53 Reasons Why I Prefer NTCI

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13 thoughts on “53 Reasons Why I Prefer NTCI”

  1. Interesting reading as always, Ben. Thank you for sharing your thoughts.

    I must admit I do word lists from stories I told the way Beniko Mason does or from stories we do with OWIs but I’d rather not. The thing is, the kids get in their second FL (Russian) grammar execises and word lists and I wouldn’t want parents blowing down my neck. I’ve written a letter to the parents explaining why I don’t do grammar exercises but not giving the kids vocabulary lists would probably be too much even for the most understanding parents. Furthermore, the kids themselves expect this kind of ‘learning’.

    Anyway, I’m much happier with my teaching since I discovered NTCI. Thank you ever so much!

  2. Alisa Shapiro-Rosenberg

    Like so much of what many of us do, we can document our work…after the fact.
    So say you use a Mason-style ‘prompter’ – that’s what she calls the word list that she uses as a sort of road map as she tells and draws elements of the story.
    After you actually tell the Story Listening story, (in my case you may have the opportunity to repeat again and again, refining and adjusting each time -since I usu teach 6-9 classes per day!) you can decide then and there which of the many many words, verb chunks, phrases, etc. you want to include on the ‘vocab list’ that you are obligated to produce and send home, winnowing out the ones that are outliers that you really only needed for that particular story (spinning wheel; beanstalk, basket, etc…).
    You can add them to a google doc table and with each story, input the story title/date, and the new words or recycled targets from the story. Thus you have a school-looking curricular document without hardly any extra effort… You could even have ‘have to know’ and ‘nice to know’; or “core” and ‘ancillary’ designations and columns. I don’t really have to do this much but somehow it allows everyone to breathe when requested and produced. My point is that we can do it AFTER THE FACT, once we see which ‘targets’ are really at play…

    1. Yes after the fact is real nice, Alisa. Ben, I use gestures for my own self mainly. I tell students, I’ll use this gesture whenever i use any version of Faire. If i throw it behind me, itll be in the past tense. I do make studenta geatire as a class because I need the break to go slow and maybe think about recycling the story. Lastly, i do ask questuons of interest to my atudemta individually. I do this after i have done card talk with my more extroverted students, when trust has developed and I have seen shy studenta laugh. I am genuinely interested if they sleep well, if they stress abiut grades or if they play video games like their friends. It is never a got cha moment when i use to make reading from the back of the room seem like an interrogation.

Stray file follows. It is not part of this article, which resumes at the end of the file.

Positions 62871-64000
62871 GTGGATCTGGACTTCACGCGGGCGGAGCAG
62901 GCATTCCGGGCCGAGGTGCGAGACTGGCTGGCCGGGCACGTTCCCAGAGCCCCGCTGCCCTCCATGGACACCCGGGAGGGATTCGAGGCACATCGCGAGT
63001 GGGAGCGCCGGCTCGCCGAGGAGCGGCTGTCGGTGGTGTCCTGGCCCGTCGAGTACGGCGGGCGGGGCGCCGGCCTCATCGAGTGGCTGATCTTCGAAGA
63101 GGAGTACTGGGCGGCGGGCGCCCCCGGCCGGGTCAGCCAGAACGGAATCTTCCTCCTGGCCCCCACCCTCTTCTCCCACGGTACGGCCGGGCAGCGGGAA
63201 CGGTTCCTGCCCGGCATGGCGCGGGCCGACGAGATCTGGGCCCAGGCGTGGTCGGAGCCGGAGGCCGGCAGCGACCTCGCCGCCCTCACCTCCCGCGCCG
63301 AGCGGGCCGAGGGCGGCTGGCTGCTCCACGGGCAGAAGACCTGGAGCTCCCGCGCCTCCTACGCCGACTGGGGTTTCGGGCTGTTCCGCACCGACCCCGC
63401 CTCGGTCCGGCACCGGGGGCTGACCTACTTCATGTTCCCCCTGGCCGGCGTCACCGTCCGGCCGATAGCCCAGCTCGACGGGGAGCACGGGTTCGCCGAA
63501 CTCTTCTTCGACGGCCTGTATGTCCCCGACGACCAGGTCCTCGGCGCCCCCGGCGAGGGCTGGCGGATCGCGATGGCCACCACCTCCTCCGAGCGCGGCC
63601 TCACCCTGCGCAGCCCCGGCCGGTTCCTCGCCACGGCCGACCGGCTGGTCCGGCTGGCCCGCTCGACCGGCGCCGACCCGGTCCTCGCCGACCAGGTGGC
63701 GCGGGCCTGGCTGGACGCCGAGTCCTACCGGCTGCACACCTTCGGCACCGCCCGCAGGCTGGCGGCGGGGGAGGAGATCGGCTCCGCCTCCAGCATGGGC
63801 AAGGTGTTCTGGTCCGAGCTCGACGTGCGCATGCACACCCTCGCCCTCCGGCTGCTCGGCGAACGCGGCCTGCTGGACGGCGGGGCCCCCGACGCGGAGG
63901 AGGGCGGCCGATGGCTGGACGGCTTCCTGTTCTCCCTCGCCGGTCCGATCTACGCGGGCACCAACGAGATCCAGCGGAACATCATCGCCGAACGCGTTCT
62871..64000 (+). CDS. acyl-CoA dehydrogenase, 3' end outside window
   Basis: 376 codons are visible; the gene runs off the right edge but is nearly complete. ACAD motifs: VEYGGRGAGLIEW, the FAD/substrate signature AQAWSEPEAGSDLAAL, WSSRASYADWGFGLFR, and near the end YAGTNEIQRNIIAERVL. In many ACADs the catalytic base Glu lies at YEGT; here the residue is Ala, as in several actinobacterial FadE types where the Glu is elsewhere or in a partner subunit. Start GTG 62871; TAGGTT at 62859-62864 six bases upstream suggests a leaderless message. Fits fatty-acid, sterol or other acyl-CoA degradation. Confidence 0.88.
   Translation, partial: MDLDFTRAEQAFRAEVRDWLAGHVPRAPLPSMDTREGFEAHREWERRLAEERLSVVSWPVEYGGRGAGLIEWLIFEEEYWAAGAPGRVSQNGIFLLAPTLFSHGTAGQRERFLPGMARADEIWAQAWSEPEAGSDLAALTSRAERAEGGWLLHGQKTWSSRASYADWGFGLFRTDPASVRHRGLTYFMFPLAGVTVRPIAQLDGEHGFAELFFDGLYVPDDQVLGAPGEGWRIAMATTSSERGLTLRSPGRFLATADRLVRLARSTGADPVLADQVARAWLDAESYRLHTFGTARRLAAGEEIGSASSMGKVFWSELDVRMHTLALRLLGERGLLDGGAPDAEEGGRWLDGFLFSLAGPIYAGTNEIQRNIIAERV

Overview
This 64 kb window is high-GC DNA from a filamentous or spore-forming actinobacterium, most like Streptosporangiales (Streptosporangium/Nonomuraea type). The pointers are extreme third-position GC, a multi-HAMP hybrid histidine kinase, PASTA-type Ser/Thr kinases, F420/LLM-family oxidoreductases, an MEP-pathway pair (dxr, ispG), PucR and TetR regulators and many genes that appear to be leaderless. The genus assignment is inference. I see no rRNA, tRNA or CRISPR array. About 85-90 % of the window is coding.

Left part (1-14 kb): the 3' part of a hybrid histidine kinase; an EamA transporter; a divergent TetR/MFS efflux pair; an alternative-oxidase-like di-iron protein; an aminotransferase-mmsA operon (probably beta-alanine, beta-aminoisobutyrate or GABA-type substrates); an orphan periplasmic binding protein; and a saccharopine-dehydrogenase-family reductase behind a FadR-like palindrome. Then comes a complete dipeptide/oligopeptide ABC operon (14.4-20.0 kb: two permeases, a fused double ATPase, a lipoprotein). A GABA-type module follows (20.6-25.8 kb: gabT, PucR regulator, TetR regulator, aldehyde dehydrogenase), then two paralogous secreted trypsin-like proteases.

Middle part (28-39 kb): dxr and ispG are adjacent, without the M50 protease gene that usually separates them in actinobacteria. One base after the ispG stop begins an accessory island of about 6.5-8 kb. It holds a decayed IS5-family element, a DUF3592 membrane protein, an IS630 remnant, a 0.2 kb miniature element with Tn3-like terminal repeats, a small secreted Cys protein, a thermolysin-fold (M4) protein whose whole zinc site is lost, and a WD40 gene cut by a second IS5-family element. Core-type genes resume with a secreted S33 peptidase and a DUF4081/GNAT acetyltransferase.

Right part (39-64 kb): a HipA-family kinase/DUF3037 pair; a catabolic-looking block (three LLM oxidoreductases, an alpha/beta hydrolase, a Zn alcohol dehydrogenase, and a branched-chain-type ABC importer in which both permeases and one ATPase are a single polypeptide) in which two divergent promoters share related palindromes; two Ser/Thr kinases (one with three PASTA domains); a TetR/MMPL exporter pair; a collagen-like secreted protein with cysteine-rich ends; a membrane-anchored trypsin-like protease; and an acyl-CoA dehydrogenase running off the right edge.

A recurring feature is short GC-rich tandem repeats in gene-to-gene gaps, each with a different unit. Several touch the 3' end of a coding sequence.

3. Ben, you talk here about not using celebrities in stories.
    I’m wondering if you ban them outright? When I ask “with whom”, kids invariably want to give names from the popular culture. My rule is I have to know the person, which eliminates about 95% of it, but (sadly) even I with no TV and very little internet use know who who the kardashians, etc. are. When the only suggestions I get from kids are celebrities I don’t know what to do.

    1. Hi Anne. I would just use the existing OWIs you have made in class. Model by suggesting them as you ask students “who came?/arrived” or use the “Un Secreto” move where you are the one taking over and saying “Class! _[insert OWI] arrived!”

      For me, the problem with celebrities is not knowing how they act and students get in an uproar for the ones they do not like. They blurt out!

  4. Alisa Shapiro-Rosenberg

    My colleague comes up with a list of legit pop culture characters for stories with her Ss during the first few days. She tells the Ss that she will vet the characters for appropriateness before ‘allowing them in’ to the story. She puts them on a big list after she vets them -not on the list and unfamiliar? Sorry, can’t use it.
    She encourages them to only suggest ‘safe’ characters when it’s not a made-up one.
    I like ohe idea of creating some OWIs early in the fall, exposing the batch of characters to all the classes, and allowing these newly minted characters to be in subsequent stories…I’m gonna experiment more w/that this yr…
    Also using names of other teachers and school personnel (principal, secretary, custodian, etc…)

  5. Often what I do if a class comes up with a famous person as a character is to describe and draw (rather, attempt to draw, lol) that character on the board, asking the class for any relevant characteristics. Don’t forget about profe #2 to help you decide on a character. You can check with that profe #2 if the famous person is appropriate.

  6. alexanderegorovich

    To confirm the whole idea, I also want to add that it became crystal clear to me 6 months ago that the slightest shift in a class CONTEXT – changed moods; missing or new students; age-turning globe news – can make all your preplanned or target-based stuff fall apart.

    1. alexanderegorovich

      You kidding me, Ben!

      Thank you for the zoom class today. Another half of comprehension came when I found out a ‘pin speaker’ feature on zoom. When I had you for fullscreen, I was able to read, which turned out to be crucial. Before I thought hearing was enough.

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